4/22. An unusual phenotype of frasier syndrome due to IVS9 4C>T mutation in the WT1 gene: predominantly male ambiguous genitalia and absence of gonadal dysgenesis.

    The Wilms' tumor gene (WT1) encodes a zinc-finger transcription factor involved in the development of the kidneys and gonads and their subsequent normal function. Mutations in the WT1 gene were identified in patients with WAGR (Wilms' tumor, aniridria, genitourinary abnormalities, and mental retardation), denys-drash syndrome, and frasier syndrome (FS). Constitutional heterozygous mutations of the WT1 gene, almost all located at intron 9, are found in patients with FS. This syndrome is characterized by female external genitalia in 46,XY patients, late renal failure, streak gonads, and high risk of gonadoblastoma development. We report a male with FS with an unusual phenotype characterized by normal penis size with perineal hypospadias, end-stage renal failure at the age of 19 yr, normal adult male serum T levels, extremely elevated gonadotropin levels, para-testicular leiomyoma, unilateral testicular germ cell tumor, bilateral gonadoblastoma, and absence of gonadal dysgenesis. Automatic sequencing identified the IVS9 4C>T mutation in the WT1 gene, which predicts a change in splice site utilization. WT1 transcript analysis showed reversal of the normal positive/negative KTS (lysine, threonine, and serine) isoform ratio, confirming the diagnosis of FS. This patient with FS presents an external genitalia of denys-drash syndrome, suggesting that these two syndromes are not distinct diseases but may represent two ends of a spectrum of disorders caused by alterations in WT1 gene. This case expands the spectrum of phenotypes associated with WT1 mutations, by including predominantly male ambiguous genitalia and absence of gonadal dysgenesis, extremely high gonadotropin levels, and delayed adrenarche, and presence of a para-testicular leiomyoma, bilateral gonadoblastoma, and germ cell neoplasia. ( info)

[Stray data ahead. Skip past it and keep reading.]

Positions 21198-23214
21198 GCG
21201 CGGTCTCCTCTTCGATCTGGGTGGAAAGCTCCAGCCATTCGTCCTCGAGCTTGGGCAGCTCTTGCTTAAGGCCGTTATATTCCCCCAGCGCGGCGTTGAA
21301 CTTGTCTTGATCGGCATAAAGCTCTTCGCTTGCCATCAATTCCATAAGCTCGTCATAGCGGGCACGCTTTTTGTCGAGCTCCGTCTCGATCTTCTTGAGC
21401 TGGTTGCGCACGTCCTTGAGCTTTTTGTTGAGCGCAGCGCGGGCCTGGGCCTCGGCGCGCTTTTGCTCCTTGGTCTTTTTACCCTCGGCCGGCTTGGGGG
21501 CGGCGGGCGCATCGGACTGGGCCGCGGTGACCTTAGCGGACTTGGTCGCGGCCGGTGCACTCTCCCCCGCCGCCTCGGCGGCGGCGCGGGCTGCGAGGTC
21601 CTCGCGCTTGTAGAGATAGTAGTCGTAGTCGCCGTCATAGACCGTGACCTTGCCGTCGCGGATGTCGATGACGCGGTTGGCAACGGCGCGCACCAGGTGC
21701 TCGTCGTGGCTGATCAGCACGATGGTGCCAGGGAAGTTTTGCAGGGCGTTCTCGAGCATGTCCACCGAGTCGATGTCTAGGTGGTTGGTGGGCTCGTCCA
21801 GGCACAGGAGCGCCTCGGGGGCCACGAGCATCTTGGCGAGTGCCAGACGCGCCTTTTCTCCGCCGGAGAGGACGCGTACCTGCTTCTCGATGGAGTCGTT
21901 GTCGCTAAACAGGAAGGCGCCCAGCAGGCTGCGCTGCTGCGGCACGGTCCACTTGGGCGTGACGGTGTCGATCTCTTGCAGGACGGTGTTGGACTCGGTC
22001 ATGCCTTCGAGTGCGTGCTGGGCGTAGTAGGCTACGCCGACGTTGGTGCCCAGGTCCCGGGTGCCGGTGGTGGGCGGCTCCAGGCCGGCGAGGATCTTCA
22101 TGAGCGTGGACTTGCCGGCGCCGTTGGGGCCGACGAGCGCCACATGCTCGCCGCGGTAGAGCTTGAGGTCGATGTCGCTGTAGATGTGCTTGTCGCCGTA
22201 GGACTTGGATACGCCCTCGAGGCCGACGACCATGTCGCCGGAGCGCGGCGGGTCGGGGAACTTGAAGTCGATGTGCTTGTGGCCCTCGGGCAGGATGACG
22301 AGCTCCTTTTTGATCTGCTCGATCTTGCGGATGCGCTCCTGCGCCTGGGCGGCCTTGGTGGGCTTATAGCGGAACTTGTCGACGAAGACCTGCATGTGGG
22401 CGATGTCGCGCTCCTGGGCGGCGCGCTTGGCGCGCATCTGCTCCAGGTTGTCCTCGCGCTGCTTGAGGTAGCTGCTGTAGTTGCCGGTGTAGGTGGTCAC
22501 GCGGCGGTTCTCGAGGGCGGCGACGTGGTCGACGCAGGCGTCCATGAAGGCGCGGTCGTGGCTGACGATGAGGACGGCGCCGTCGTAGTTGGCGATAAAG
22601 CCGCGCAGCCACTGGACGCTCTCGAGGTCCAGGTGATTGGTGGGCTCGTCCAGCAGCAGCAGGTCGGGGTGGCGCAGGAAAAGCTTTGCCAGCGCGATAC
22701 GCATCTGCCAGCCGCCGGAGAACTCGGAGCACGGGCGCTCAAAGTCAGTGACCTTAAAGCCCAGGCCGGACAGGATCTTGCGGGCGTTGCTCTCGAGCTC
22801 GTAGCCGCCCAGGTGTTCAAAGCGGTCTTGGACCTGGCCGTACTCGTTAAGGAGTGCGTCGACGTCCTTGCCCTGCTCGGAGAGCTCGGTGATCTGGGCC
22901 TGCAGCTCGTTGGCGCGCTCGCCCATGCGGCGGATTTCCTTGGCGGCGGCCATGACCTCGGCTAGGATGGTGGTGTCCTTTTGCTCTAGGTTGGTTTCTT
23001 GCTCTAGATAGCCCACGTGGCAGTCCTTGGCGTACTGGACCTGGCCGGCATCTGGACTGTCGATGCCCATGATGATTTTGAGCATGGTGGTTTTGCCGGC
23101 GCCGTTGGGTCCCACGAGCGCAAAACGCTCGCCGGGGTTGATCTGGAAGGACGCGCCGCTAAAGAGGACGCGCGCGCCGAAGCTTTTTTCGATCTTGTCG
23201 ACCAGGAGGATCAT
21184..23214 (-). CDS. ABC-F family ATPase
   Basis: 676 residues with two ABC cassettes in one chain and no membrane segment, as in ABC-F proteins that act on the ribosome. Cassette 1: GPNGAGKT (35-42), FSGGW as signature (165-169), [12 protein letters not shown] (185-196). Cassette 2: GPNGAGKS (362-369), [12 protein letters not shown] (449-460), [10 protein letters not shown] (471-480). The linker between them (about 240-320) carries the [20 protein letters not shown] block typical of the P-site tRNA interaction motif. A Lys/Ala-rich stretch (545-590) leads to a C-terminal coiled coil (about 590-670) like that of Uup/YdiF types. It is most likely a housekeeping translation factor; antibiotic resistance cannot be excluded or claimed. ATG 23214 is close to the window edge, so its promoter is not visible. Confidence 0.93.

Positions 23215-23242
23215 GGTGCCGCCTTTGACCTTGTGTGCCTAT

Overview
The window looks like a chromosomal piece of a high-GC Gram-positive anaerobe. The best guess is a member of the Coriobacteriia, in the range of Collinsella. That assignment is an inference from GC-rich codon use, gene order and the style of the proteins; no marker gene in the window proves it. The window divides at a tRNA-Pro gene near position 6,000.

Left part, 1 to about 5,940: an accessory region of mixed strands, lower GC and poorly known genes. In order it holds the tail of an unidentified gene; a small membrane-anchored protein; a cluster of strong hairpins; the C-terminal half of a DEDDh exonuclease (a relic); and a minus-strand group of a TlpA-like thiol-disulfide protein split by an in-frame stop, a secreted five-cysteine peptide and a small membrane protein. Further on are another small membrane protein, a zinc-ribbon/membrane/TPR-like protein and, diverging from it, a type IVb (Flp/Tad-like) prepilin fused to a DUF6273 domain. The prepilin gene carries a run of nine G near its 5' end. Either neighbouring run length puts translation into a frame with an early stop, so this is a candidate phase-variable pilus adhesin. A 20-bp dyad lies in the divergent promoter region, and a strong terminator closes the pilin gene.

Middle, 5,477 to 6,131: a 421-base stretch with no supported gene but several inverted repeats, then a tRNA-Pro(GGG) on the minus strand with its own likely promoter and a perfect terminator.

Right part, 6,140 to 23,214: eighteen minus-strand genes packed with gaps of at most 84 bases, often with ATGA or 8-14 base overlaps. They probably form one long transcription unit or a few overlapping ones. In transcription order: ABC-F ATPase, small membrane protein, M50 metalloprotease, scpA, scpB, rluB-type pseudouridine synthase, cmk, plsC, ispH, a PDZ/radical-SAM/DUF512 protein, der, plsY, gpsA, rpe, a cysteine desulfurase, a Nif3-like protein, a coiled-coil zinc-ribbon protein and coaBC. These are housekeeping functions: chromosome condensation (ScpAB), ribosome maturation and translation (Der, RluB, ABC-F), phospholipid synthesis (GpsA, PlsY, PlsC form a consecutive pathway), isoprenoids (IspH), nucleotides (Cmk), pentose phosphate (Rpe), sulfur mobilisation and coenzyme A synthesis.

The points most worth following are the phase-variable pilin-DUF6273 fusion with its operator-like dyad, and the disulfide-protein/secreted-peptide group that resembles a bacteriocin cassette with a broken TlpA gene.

5/22. gonadoblastoma and dysgerminoma associated with XY gonadal dysgenesis in an adolescent with chronic renal failure: a case of frasier syndrome.

    STUDY OBJECTIVES: To report a rare reason for primary amenorrhea, a frasier syndrome, XY gonadal dysgenesis associated with renal failure with eventual development of gonadoblastoma. To study immunohistochemical analysis of gonadoblastoma and dysgerminoma. To analyze the possibility of androgen receptor mutation in this rare syndrome. methods: We report a case of a 16-yr-old female with this syndrome. She underwent a laparoscopic bilateral gonadectomy and salpingectomy. A histopathological examination revealed gonadoblastoma with focal malignant dysgerminoma in the left dysgenetic gonad and an immunohistochemical of these fairly rare, malignant tumors. An androgen receptor was coded. Analysis was done. RESULTS: Immunohistochemical analysis showed that inhibin was strongly positive in gonadoblastoma but negative in dysgerminoma. No mutations of the androgen receptor gene were found. CONCLUSIONS: Inhibin positivity in gonadal stroma and in gonadoblastoma may indicate hormonal activity causing advanced puberty in patients with XY gonadal dysgenesis. ( info)